Executive Options about to Hit the Wall?
Kahn, Sharon, Global Finance
AS USE OF OPTIONS DILUTES SHAREHOLDINGS. INVESTORS ARE RETHINKING EQUITY
It's a classic case of "be careful what you wish for." Institutional investors who argued that US executive pay should be tied to performance complained that managers didn't have significant stakes in the companies they ran. Now shareholders have a whole new worry: dilution of their shares by executives who had been granted stock options. "Options are like arsenic poisoning," insists Graef Crystal, publisher of The Crystal Report, an executive pay newsletter. "You can take tiny doses for years, and it has no effect. The last dose, though, kills you."
That, in fact, is a massive overstatementmost shareholders ap prove of stock options in moderation. "Noncash incentives are a time-proven weapon to increase shareholder value," says a spokesman for the State of Wisconsin Investment Board, probably the most vocal critic of executive compensation among large pension funds in the United States. But the use of options has undergone spiraling inflation in the past half-dozen years, seriously diluting existing shareholdings and leading institutional investors to rethink the equity compensation strategy. "When companies set aside 20, 30, and 40% of shares as a form of compensation," says the Wisconsin pension manager, "shareholders are starting to say enough is enough."
According to consultant Pearl Meyer & Partners, the 200 largest US companies by market capitalization reserved nearly 12% of outstanding shares for management and employee equity incentives in 1996. That was up from 10.96% in 1995, and an amazing 71% increase since the 1989 proxy season when corporate America allocated less than 7% of shares for employees. Further, 23 companies in the group had set aside more than one-fifth of their outstanding shares as equity incentives. Five of these -Morgan Stanley, Merrill Lynch, Travelers, Warner-Lambert, and Microsoft-had allocated more than 30%.
Most shareholder groups seem to settle on 10% executive ownership through stock options as the magic acceptable figure for mature corporations, although high-growth companies can get away with 15% executive ownership. "With so many companies right at or exceeding limits," says Patrick McGurn, vice president of Institutional Shareholder Services (ISS), a Bethesda, Maryland, firm that counsels institutional shareholders, "votes against compensation plans are rising." ISS, for example, recommended that its clients vote against 20% of the plans that came up for approval this season. In fact, the average shareholder opposition to all new executive stock option plans, as a percentage of votes cast, climbed to a record 19% in 1996, up from 18% in 1995, according to the Investor Responsibility Research Center, a Washington group that tracks shareholder issues.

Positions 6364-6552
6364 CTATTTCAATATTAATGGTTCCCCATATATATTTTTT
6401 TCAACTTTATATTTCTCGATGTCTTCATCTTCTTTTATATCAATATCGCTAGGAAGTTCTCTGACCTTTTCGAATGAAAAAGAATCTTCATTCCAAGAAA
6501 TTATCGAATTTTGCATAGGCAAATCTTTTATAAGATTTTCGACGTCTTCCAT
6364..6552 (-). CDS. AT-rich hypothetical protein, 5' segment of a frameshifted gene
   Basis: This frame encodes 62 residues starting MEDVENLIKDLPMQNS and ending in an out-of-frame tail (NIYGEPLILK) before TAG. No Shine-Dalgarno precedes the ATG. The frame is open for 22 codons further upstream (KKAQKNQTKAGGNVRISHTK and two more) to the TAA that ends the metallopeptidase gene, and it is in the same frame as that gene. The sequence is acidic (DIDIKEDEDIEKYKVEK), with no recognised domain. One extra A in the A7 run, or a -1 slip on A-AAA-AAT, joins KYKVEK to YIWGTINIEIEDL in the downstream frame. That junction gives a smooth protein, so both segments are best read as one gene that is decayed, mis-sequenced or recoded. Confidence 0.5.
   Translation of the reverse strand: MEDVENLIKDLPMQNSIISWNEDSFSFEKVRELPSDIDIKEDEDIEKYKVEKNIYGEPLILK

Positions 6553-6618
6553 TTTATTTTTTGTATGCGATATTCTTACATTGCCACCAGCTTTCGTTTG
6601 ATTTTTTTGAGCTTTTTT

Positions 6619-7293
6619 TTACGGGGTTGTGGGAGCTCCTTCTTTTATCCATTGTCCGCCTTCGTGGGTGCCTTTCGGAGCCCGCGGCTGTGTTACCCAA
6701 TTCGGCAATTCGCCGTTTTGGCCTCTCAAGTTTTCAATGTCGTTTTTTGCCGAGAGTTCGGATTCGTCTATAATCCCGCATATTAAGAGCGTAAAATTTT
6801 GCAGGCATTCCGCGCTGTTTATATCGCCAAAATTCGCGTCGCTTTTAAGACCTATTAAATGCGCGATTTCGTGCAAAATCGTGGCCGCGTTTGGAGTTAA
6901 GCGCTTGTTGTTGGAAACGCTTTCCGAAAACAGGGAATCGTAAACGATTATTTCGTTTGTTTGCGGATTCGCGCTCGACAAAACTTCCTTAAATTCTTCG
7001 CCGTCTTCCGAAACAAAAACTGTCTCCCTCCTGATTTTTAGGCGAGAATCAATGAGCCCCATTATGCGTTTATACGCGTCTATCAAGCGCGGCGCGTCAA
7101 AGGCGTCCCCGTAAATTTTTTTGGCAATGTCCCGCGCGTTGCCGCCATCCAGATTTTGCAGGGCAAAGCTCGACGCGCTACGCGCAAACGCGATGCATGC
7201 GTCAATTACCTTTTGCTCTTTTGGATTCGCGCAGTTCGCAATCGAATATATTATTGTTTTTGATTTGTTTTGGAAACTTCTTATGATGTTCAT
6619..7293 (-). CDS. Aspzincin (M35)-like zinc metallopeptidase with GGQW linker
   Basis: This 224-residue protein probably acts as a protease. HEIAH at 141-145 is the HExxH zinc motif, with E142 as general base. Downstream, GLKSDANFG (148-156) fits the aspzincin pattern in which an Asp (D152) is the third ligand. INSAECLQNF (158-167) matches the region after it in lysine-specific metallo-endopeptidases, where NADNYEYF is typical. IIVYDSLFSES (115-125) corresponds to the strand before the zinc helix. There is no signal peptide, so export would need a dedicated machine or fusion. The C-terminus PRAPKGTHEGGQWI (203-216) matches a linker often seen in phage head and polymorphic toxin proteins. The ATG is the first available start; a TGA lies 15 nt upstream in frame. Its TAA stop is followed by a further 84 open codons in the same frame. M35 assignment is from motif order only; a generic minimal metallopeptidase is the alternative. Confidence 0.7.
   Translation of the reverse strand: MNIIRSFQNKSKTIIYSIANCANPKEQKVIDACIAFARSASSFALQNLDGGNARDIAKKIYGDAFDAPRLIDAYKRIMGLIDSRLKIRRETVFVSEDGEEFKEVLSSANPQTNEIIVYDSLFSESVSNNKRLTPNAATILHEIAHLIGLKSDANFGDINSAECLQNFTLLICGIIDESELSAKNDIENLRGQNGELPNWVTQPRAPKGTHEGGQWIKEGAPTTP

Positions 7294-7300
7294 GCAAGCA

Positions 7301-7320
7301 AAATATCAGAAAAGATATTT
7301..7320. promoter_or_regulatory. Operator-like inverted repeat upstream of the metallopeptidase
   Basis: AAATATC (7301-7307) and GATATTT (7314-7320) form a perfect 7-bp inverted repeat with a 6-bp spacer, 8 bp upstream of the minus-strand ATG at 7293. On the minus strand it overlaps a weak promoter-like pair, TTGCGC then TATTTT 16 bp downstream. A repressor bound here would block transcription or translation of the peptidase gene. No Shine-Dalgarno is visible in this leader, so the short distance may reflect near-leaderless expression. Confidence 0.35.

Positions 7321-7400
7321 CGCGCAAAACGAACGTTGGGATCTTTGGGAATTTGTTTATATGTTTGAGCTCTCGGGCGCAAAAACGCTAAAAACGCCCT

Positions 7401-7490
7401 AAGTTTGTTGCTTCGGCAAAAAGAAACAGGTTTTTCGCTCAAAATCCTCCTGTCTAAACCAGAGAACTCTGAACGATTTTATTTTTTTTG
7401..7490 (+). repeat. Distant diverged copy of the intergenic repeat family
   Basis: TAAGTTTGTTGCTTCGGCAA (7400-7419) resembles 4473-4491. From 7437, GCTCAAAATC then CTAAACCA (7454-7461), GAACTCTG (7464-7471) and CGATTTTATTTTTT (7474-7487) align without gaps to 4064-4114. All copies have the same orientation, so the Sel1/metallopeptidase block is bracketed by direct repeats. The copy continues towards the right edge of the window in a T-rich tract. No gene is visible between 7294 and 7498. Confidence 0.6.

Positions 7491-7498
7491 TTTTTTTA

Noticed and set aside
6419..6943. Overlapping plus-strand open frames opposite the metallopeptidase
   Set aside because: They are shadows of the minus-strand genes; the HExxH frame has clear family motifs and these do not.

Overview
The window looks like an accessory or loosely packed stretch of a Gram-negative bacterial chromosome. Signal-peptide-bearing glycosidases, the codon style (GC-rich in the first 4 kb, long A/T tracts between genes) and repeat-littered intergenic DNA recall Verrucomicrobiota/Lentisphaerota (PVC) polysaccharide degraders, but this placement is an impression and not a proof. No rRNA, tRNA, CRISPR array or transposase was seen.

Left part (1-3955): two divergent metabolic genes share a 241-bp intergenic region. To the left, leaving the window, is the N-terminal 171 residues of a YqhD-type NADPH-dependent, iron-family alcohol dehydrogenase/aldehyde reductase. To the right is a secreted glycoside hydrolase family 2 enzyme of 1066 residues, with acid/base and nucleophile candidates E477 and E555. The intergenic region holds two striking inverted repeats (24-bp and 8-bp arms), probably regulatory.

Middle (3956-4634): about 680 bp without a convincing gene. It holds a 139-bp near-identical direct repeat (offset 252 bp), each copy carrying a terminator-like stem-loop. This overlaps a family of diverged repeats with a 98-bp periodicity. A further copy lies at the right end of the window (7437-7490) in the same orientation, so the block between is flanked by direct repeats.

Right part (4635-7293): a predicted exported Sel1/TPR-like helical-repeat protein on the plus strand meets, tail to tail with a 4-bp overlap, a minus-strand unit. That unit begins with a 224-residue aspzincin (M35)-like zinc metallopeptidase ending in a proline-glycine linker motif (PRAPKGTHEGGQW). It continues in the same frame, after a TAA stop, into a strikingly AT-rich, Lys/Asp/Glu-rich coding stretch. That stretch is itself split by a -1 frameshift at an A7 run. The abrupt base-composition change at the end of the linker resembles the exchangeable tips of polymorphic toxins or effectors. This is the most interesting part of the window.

The growth in options use is largely a result of Internal Revenue Service Rule 162(m), adopted in 1994. The IRS requires US public companies to tie compensation of their five highest-paid officers to performance or lose the corporate tax deduction on pay above $1 million. A simple way to comply is to pay executives in stock options, which, after all, requires shares to rise in value before they are worth anything. With the prolonged bull market, neither executives nor shareholders have complained-until lately.
Stock options also caught on because they incur no charge to earnings, and therefore don't reduce corporate income. That accounting procedure, which the Federal Accounting Standards Board considered changing until companies threatened to do away with FASB, tends to artificially ratchet up corporate earnings. It also leads companies to view options as "anti-gravity devices," says compensation critic Crystal. "In the early days CEO Charlie would ask for two million options, pointing out he wouldn't get a nickel unless the stock went up. Compensation boards would end up saying, hell, that's `risk compensation,' and that's good. …